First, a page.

Learn about our RFC process, Open RFC meetings & more.Join in the discussion! »


1.0.1 • Public • Published

micromatch NPM version

Glob matching for javascript/node.js. A faster alternative to minimatch (10-20x faster on avg), with all the features you're used to using in your Grunt and gulp tasks.

  • 10-20x faster than [minimatch] on average (see benchmarks)
  • Focus on core Bash 4.3 specification features that are actually used (or can be used) in node.js
  • Supports passing glob patterns as a string or array
  • Extensive unit tests



All the mainstream glob features you're used to using in your gulp and Grunt tasks:

  • Brace Expansion (foo/bar-{1..5}.md, one/{two,three}/four.md)
  • Globstar matching (**/*, a/b/*.js, etc)
  • Logical OR (foo/bar/(abc|xyz).js)
  • Regex character classes (foo/bar/baz-[1-5].js)

You can combine these features to achieve whatever matching patterns you need.

Does not support

  • Extended glob matching. This might be supported in the future, either in core or as an extension, but it's hard to justify the cost in terms of speed and complexity for features that are rarely used.

Install with npm

npm i micromatch --save


Works exactly the same as [minimatch].

var micromatch = require('micromatch');
micromatch(['a.js', 'b.md', 'c.txt'], '*.{js,txt}');
//=> ['a.js', 'c.txt']

Negation patterns:

micromatch(['a.js', 'b.md', 'c.txt'], '!*.{js,txt}');
//=> ['b.md']
micromatch(['a.md', 'b.js', 'c.txt', 'd.json'], ['*.*', '!*.{js,txt}']);
//=> ['a.md', 'd.json']

Special characters

With the exception of brace expansion ({a,b}, {1..5}, etc), most of the special characters convert directly to regex, so you can expect them to follow the same rules and produce the same results as regex.

Square brackets

Given ['a.js', 'b.js', 'c.js', 'd.js', 'E.js']:

  • [ac].js: matches both a and c, returning ['a.js', 'c.js']
  • [b-d].js: matches from b to d, returning ['b.js', 'c.js', 'd.js']
  • [b-d].js: matches from b to d, returning ['b.js', 'c.js', 'd.js']
  • a/[A-Z].js: matches and uppercase letter, returning ['a/E.md']

Learn about regex character classes.


Given ['a.js', 'b.js', 'c.js', 'd.js', 'E.js']:

  • (a|c).js: would match either a or c, returning ['a.js', 'c.js']
  • (b|d).js: would match either b or d, returning ['b.js', 'd.js']
  • (b|[A-Z]).js: would match either b or an uppercase letter, returning ['b.js', 'E.js']

As with regex, parenthese can be nested, so patterns like ((a|b)|c)/b will work. But it might be easier to achieve your goal using brace expansion.

Brace Expansion

In simple cases, brace expansion appears to work the same way as the logical OR operator. For example, (a|b) will achieve the same result as {a,b}.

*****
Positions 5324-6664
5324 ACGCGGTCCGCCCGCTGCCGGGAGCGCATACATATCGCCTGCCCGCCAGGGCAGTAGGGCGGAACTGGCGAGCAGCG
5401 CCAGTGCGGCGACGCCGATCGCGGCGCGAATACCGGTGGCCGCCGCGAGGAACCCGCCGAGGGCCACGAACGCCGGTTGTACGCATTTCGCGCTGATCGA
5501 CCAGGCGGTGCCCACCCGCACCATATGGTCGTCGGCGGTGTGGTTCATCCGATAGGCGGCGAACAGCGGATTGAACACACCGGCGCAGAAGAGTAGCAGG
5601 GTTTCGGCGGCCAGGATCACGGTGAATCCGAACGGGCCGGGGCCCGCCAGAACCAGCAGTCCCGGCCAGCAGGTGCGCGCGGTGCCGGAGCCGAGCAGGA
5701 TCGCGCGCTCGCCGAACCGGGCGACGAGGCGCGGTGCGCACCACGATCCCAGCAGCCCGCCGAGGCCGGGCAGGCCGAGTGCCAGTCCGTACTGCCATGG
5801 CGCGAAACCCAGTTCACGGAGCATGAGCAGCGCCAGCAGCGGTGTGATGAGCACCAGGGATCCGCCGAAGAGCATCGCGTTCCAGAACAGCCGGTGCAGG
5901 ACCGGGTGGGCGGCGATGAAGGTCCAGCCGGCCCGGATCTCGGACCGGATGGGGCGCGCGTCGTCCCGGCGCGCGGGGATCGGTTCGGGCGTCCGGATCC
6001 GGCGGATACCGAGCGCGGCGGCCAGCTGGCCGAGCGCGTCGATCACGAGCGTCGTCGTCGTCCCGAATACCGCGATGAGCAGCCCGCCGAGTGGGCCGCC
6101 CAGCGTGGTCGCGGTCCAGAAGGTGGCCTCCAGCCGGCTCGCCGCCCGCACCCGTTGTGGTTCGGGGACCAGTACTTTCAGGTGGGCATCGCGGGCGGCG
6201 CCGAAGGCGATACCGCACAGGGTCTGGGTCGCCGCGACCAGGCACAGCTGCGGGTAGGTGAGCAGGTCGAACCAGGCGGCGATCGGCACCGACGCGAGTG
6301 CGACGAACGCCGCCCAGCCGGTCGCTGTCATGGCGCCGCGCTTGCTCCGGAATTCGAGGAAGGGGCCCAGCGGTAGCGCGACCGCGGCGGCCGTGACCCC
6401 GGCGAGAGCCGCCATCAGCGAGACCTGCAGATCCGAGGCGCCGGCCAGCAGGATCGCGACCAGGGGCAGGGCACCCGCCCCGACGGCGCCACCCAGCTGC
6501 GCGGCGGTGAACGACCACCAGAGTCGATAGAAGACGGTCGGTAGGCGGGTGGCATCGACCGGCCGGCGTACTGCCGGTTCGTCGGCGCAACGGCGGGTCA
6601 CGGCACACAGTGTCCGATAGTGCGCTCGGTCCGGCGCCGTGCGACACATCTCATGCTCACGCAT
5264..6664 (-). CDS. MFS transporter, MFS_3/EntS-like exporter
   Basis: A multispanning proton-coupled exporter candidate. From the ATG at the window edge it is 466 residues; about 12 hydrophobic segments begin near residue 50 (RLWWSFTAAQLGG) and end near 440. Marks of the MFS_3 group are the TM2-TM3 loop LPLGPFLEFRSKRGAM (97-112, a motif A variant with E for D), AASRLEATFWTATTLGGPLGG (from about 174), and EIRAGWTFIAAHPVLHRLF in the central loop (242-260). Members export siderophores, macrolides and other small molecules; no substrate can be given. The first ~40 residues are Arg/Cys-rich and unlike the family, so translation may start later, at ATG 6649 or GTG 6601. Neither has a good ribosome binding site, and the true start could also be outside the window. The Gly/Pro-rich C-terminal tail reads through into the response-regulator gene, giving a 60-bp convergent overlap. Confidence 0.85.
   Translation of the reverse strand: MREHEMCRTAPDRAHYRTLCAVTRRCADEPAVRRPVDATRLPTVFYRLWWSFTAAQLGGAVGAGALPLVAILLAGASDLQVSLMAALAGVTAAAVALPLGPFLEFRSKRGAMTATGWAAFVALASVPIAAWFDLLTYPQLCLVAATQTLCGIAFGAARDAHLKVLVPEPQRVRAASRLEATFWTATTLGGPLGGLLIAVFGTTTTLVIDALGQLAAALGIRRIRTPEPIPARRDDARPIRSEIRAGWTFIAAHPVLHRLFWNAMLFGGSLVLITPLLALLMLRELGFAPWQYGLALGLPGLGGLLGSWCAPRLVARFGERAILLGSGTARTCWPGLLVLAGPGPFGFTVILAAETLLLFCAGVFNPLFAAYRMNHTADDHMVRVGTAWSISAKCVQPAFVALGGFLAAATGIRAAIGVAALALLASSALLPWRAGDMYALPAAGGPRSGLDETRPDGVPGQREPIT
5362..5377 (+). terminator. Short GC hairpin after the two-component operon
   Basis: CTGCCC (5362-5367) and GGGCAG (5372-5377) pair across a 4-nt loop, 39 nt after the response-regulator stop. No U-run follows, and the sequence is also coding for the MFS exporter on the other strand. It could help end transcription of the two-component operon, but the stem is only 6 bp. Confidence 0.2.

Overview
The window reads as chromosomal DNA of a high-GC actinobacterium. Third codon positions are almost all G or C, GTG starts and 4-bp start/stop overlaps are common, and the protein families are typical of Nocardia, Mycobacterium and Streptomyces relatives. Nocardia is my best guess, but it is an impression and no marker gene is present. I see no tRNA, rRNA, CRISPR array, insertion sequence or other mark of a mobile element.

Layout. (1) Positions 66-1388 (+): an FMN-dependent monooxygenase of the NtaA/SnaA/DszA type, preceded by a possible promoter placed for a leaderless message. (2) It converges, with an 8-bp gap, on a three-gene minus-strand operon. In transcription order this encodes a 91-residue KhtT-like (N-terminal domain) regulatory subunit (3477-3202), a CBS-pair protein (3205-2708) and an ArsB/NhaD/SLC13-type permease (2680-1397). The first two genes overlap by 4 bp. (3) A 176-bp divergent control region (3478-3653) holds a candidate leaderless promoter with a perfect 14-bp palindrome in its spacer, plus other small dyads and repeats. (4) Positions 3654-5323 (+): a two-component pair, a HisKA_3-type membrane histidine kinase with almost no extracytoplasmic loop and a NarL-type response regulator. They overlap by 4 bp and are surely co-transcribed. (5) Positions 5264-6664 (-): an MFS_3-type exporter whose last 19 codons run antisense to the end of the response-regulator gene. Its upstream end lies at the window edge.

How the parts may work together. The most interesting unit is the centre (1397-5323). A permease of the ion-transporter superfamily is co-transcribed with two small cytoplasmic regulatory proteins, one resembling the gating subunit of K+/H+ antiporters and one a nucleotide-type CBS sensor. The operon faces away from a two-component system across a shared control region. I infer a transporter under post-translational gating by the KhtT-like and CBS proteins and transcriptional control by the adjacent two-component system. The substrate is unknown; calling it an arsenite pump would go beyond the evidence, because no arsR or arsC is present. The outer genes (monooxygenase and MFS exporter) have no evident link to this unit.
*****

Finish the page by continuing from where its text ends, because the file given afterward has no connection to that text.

Here are some powerful features unique to brace expansion (versus character classes):

  • range expansion: a{1..3}b/*.js expands to: ['a1b/*.js', 'a2b/*.js', 'a3b/*.js']
  • nesting: a{c,{d,e}}b/*.js expands to: ['acb/*.js', 'adb/*.js', 'aeb/*.js']

Learn about brace expansion, or visit braces to ask questions and create an issue related to brace-expansion, or to see the full range of features and options related to brace expansion.


Generate a regular expression for matching file paths based on the given pattern:



All options should work the same way as [minimatch].


Match dotfiles.

Type: {Boolean}

Default: false


Allow glob patterns without slashes to match a file path based on its basename.

Type: {Boolean}

Default: false


micromatch(['a/b.js', 'a/c.md'], '*.js');
//=> []
micromatch(['a/b.js', 'a/c.md'], '*.js', {matchBase: true});
//=> ['a/b.js']


Don't expand braces in glob patterns.

Type: {Boolean}

Default: false


Use a case-insensitive regex for matching files.

Type: {Boolean}

Default: false


If true, when no matches are found the actual (array-ified) glob pattern is returned instead of an empty array.

Type: {Boolean}

Default: false


Run the benchmarks

node benchmark/


Run tests

Install dev dependencies

npm i -d && mocha


Pull requests and stars are always welcome. For bugs and feature requests, please create an issue

Please be sure to run the benchmarks before/after any code changes to judge the impact before you do a PR. thanks!


Jon Schlinkert


Copyright (c) 2014-2015, Jon Schlinkert. Released under the MIT license

This file was generated by verb on December 31, 2014.


npm i [email protected]





Last publish


  • avatar
  • avatar
  • avatar